Iowans living along the swollen Missouri River are being reminding not to get too concerned about the minor rises in the water levels they’re seeing. Jim Meyer, a meteorologist with the National Weather Service, says the recent upward change in the level isn’t because of bigger releases from dams upstream.
“Anytime you’re going to get rainfall coming into river basins that empty into the Missouri River, you’re going to get additional little bubbles that come up like that,” he says. Meyer says rainfall upstream can easily cause a rise in river levels of between four and five-inches.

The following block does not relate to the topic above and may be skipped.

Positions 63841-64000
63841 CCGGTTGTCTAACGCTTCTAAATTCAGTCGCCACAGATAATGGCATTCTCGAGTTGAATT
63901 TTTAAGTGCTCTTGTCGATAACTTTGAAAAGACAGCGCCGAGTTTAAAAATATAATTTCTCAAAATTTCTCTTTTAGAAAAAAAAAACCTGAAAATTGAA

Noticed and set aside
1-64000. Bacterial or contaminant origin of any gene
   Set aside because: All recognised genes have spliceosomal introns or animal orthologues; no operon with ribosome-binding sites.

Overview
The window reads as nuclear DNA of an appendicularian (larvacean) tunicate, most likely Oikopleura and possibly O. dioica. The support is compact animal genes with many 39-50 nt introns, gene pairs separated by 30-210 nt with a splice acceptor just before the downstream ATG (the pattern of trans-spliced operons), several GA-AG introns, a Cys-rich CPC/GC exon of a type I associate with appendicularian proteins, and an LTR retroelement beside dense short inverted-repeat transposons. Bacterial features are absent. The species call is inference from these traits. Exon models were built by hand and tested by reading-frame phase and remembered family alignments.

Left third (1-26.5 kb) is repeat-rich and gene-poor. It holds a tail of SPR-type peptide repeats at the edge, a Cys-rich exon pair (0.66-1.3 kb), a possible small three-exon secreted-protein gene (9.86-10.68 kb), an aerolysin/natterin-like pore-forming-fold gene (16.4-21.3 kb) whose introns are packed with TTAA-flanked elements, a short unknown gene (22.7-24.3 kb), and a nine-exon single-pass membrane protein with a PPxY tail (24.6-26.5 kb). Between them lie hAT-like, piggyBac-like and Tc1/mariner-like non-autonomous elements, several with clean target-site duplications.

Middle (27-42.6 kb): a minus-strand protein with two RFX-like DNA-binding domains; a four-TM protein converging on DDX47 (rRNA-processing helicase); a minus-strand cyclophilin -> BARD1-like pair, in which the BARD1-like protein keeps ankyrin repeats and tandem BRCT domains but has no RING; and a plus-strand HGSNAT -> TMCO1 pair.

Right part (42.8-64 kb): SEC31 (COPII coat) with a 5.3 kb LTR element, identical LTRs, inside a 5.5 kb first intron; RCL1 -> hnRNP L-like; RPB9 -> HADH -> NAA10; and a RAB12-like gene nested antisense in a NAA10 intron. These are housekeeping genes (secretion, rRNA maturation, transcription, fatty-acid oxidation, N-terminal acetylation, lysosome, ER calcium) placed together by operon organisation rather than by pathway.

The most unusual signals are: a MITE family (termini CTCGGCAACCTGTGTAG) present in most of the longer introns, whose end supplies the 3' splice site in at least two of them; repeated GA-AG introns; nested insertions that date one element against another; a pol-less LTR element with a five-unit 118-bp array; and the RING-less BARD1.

Meyer says, “They take heavy rainfall amounts up in the Dakotas and then as they dump into the Missouri aren’t necessarily able to be controlled by what’s being released out of the reservoirs.” He says variation in the river level is common. Meyer says, “The river will drop a few tenths of a foot and then if we get another big thunderstorm complex, I could see them going back up a few tenths of a foot.”
Meyer says minor level fluctuations occur even when the Missouri River isn’t flooding.
By Karla James